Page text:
Commentary: Tuesday, Nov. 6 is day to preserve democracy
By Gene Kemmeter
Tuesday, Nov. 6, is Election Day throughout the United States, and voters need to overcome apathy to get out and vote. Traditionally, less than half the registered voters nationally go to the polls. Portage County usually fares much better in the turnout, although generally falling short of the turnout during the Presidential Election.
That’s sad because there are several reasons for Portage County residents to get out and vote, especially because of six referendum issues on the ballot, three of which are dictated by the Wisconsin Legislature because they seek to exceed the state-mandated property tax limits.
The Portage County Board of Supervisors is asking to exceed the limits by $1.4 million for four years from 2019 to 2022 to allow the Health Care Center to continue operating while the county explores options about the future of the Center.
The Stevens Point Area Public School District is asking voters to approve two referendum issues to allow it to exceed the spending limits by $3.5 million for educational programs, technology and maintenance per year; and to issue bonds for $75.9 million to pay for a district-wide school improvement program for safety and security improvements.
Portage County is also asking voters to close the “dark store” tax loopholes that lets “big box stores” be taxed at a rate comparable with a vacant building, thereby shifting the burden of property taxes to residential property; and to allow the use of medicinal marijuana as other states have already decided.
The sixth referendum issue is for town of Amherst voters to authorize the Amherst Town Board to appoint one person to hold the combined office of town clerk and town treasurer, as many towns and village already do.
But this election isn’t only for referendum issues. There are several contests to be decided for state and federal offices.
Two-time Governor Scott Walker, a Republican, is being challenged by Democrat Tony Evers, Libertarian Phillip Anderson, Michael J. White of the Wisconsin Green Party, Independent Maggie Turnbull and Ernie Enzi of the Wisconsin Party.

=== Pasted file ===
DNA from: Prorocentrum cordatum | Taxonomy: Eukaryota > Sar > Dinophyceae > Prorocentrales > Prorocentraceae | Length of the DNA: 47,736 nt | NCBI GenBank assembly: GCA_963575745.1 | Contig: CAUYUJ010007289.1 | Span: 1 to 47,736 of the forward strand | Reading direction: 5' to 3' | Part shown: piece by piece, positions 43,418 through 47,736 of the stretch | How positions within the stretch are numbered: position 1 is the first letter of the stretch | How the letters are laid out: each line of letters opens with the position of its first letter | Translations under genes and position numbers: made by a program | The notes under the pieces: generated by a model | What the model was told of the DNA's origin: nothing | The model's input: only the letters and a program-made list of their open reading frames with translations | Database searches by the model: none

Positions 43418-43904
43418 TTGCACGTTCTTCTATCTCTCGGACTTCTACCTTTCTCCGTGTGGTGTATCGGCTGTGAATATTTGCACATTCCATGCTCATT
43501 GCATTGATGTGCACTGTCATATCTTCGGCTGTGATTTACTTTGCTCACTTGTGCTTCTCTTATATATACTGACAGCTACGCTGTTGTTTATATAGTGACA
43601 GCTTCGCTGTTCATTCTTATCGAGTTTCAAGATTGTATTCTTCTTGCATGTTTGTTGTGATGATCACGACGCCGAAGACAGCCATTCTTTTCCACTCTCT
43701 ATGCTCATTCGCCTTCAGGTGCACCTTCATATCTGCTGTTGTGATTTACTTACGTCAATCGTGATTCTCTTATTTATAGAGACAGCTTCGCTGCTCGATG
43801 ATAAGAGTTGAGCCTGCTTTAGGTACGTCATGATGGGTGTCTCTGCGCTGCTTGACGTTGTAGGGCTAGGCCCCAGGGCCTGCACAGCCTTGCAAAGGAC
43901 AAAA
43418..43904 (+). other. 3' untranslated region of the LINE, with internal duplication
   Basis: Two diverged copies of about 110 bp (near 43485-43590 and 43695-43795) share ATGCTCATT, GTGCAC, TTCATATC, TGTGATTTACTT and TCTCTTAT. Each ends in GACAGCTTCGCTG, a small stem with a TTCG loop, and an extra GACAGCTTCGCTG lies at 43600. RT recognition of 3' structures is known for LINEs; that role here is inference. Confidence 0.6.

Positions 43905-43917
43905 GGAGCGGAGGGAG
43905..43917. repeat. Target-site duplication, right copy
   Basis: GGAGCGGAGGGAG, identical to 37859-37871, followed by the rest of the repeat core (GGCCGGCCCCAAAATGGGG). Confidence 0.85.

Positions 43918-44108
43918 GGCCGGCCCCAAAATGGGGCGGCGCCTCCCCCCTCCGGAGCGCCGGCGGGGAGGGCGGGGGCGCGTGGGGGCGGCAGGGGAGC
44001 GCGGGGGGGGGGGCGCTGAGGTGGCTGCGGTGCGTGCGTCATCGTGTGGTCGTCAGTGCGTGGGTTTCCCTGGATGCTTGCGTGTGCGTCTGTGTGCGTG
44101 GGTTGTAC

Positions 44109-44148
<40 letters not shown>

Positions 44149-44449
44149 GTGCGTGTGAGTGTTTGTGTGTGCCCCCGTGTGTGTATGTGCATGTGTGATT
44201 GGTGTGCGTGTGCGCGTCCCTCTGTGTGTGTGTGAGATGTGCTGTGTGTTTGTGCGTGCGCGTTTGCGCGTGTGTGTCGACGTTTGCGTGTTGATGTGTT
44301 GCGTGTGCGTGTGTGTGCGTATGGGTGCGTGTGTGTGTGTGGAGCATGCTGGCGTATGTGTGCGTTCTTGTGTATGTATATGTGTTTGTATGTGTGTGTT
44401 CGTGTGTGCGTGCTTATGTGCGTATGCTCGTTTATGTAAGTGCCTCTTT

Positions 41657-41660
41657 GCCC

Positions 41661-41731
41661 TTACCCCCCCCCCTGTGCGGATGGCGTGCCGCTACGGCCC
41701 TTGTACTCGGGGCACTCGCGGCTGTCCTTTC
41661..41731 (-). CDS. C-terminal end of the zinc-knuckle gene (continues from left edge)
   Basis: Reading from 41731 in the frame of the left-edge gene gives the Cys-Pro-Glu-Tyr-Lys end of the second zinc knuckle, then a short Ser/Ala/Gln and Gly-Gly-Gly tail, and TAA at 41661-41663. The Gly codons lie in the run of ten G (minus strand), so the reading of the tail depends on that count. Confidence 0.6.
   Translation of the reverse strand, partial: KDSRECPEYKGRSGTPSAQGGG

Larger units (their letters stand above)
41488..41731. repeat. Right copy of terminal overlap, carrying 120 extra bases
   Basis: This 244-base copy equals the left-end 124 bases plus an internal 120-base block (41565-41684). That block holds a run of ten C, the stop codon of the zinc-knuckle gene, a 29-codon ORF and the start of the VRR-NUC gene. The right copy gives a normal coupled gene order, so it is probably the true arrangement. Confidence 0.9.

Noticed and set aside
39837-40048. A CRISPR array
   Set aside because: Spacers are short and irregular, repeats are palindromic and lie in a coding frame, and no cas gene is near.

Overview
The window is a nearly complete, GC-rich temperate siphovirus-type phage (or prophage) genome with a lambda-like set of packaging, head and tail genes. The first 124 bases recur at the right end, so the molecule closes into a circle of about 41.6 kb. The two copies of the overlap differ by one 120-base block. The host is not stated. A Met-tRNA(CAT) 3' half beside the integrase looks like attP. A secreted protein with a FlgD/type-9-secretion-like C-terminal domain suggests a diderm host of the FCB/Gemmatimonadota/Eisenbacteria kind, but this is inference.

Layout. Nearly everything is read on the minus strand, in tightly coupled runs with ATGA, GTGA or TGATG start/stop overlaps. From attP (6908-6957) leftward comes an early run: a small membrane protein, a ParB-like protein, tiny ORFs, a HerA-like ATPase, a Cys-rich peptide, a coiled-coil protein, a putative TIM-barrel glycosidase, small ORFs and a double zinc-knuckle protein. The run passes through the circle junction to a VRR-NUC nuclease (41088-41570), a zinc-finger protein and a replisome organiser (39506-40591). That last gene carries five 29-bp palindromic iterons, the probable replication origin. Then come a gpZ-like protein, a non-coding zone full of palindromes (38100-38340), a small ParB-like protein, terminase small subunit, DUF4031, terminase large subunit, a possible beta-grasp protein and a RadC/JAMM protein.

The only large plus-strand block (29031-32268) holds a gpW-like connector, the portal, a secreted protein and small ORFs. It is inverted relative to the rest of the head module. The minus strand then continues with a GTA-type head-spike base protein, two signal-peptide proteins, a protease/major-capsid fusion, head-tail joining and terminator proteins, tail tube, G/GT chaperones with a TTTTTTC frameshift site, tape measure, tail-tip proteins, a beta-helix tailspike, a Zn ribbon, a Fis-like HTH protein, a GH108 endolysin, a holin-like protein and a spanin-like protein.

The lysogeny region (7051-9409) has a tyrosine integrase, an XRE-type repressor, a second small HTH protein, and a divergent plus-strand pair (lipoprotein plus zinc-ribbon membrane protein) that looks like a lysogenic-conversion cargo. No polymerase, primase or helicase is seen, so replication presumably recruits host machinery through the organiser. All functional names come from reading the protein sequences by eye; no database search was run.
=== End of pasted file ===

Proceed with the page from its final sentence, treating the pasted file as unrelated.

Incumbent Republican Brad Schimel faces Democrat Josh Kaul and Terry Larson of the Constitution Party for the Wisconsin attorney general position.
Incumbent Doug La Follette and Jay Schroeder are seeking the secretary of state position; and Republican Travis Hartwig, Democrat Sarah Godlewski and Andrew Zuelke of the Constitution Party are running for state treasurer.
Incumbent U.S. Sen. Tammy Baldwin, D-Wis., is challenged by Republican Leah Vukmir in a race for a six-year term to the U.S. Senate. For the U.S. House of Representatives in District 3, incumbent Democrat Ron Kind and Republican Steve Toft are facing off.
Portage County covers three Assembly Districts, with incumbent Republican Nancy Lynn Vander Meer challenged by Democrat Cari Fay in District 70; incumbent Democrat Katrina Shankland unopposed in District 71; and incumbent Republican Scott S. Krug opposed by Democrat David Gorski in District 72.
Two Democratic incumbents are unopposed in bids for four-year terms: Mike Lucas for sheriff and Lisa M. Roth for clerk of Circuit Court. Lucas was elected in 2014, while Roth was appointed to the position in 2017 after Trish Baker resigned.
A number of new rules regarding voting were put in place in Wisconsin in 2016, such as presenting a personal photo identification card at the polling place. Those rules remain in place, so voters should be accustomed to them and know they need to show proper identification at the polls. Go to myvote.wi.gov to find out if you are registered, when to vote and what is on your ballot.
People debate whether voting is a right, a privilege, a duty or a responsibility? Voting is something that should not be taken for granted and should be exercised regularly. If a person fails to vote, they should forfeit the right to criticize a decision that impacts them. If they had voted, their vote could have made a difference.
After months of character assassinations through billions of dollars of ads by dark money, voters have the opportunity to speak about the future of the democracy of this nation. Hopefully, they’ll select someone with strong individualism and independent thinking, able to put the good of the nation and the state ahead of party.
Democracy is worth the little bit of time it takes to vote. People need to get out to voice their opinion and vote. The decision may be of utmost importance to the future of this nation. Only by voting can they show their disdain for the actions of political leaders that put party above all else.